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School officials say they believe they finally have overcome the concern over low-performing schools by overhauling programs and teaching instruction at many schools. They noted that more schools now have waiting lists.
But they acknowledge that more work needs to be done. Johnson said she is planning to target 21 schools for more aggressive interventions.
“We are always trying to make our schools, schools of choice for families in the city,” she said.
Since March, an advisory committee appointed by Menino — consisting of more than 24 parents, academics, business professionals, and other community leaders — has immersed itself in data, research, and public outreach.
In hearing from more than 2,300 stakeholders, the committee has heard what many parents and others want out of a student-assignment system: strong academics and a safe environment close to home.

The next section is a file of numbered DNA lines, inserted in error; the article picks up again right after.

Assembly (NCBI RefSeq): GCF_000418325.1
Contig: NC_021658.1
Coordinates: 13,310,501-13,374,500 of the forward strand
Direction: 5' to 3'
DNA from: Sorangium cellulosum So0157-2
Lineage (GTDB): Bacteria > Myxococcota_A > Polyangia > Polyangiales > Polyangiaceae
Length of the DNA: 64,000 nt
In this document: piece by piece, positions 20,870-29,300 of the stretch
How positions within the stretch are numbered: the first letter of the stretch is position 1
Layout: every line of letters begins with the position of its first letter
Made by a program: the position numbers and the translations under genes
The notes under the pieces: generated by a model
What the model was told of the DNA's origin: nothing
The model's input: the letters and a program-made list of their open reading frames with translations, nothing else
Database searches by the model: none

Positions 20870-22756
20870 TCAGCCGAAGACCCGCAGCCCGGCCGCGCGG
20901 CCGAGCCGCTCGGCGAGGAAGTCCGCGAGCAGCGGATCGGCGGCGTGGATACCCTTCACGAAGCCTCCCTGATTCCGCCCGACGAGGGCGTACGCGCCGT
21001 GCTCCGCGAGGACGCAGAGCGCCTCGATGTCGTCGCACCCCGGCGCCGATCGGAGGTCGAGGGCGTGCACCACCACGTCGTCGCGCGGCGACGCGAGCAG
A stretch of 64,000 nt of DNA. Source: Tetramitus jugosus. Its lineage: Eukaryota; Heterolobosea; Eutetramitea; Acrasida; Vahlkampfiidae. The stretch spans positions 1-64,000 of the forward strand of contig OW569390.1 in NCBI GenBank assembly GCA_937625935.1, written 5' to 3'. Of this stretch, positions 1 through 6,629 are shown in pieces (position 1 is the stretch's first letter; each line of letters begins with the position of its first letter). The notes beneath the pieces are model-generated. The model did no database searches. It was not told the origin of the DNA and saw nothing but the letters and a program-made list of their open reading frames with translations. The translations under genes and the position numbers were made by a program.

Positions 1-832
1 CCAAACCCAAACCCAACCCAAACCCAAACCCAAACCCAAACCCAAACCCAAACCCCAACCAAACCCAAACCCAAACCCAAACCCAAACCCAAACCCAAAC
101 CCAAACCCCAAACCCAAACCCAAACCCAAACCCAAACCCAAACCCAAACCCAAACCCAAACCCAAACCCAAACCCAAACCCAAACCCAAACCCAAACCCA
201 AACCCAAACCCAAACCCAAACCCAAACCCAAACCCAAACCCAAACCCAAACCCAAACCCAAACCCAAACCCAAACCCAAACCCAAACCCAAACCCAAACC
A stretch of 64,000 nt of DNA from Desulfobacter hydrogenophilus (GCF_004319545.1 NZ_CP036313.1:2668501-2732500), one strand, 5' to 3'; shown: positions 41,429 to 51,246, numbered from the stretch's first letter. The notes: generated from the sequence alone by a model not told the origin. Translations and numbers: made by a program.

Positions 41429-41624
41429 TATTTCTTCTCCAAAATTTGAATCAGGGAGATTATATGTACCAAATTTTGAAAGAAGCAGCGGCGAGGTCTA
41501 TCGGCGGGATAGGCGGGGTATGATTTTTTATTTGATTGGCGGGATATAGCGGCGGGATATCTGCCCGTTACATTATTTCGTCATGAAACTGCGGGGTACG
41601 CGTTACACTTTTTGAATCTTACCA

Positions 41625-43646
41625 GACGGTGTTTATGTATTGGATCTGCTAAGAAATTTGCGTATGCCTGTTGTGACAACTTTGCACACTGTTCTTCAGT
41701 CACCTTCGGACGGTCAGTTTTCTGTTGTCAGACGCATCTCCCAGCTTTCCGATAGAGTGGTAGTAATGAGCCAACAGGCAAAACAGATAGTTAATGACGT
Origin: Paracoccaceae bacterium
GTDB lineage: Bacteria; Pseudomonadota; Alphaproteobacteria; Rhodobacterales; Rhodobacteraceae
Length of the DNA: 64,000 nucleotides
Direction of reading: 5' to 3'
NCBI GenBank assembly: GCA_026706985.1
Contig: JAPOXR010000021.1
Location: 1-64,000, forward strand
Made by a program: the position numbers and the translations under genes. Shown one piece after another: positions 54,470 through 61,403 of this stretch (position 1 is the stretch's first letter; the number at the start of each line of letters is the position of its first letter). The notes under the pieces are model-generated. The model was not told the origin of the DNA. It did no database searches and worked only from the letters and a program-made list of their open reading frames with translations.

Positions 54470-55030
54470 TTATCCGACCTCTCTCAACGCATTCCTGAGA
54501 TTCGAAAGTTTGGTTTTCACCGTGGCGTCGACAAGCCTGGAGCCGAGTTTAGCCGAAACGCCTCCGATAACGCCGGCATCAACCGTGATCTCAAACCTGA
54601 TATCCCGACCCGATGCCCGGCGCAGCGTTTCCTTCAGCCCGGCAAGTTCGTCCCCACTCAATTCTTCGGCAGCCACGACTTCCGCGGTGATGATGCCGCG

But priorities differ based on where parents live. Those in Jamaica Plain and Roxbury, for instance, tend to place a higher premium on safety over proximity; those in West Roxbury, East Boston, and Charlestown like neighborhood schools.
It is the same dynamic of opinion that the School Department confronted in 2004 when it sought input from about 750 parents, community activists, and other interested parties.
“There is no way every neighborhood and every family will have quality choices” in 2014 if the School Committee adopts a plan for smaller assignment zones, said Mary Battenfeld, a Jamaica Plain mother of three children. “I think we need more investment in quality schools across the city.”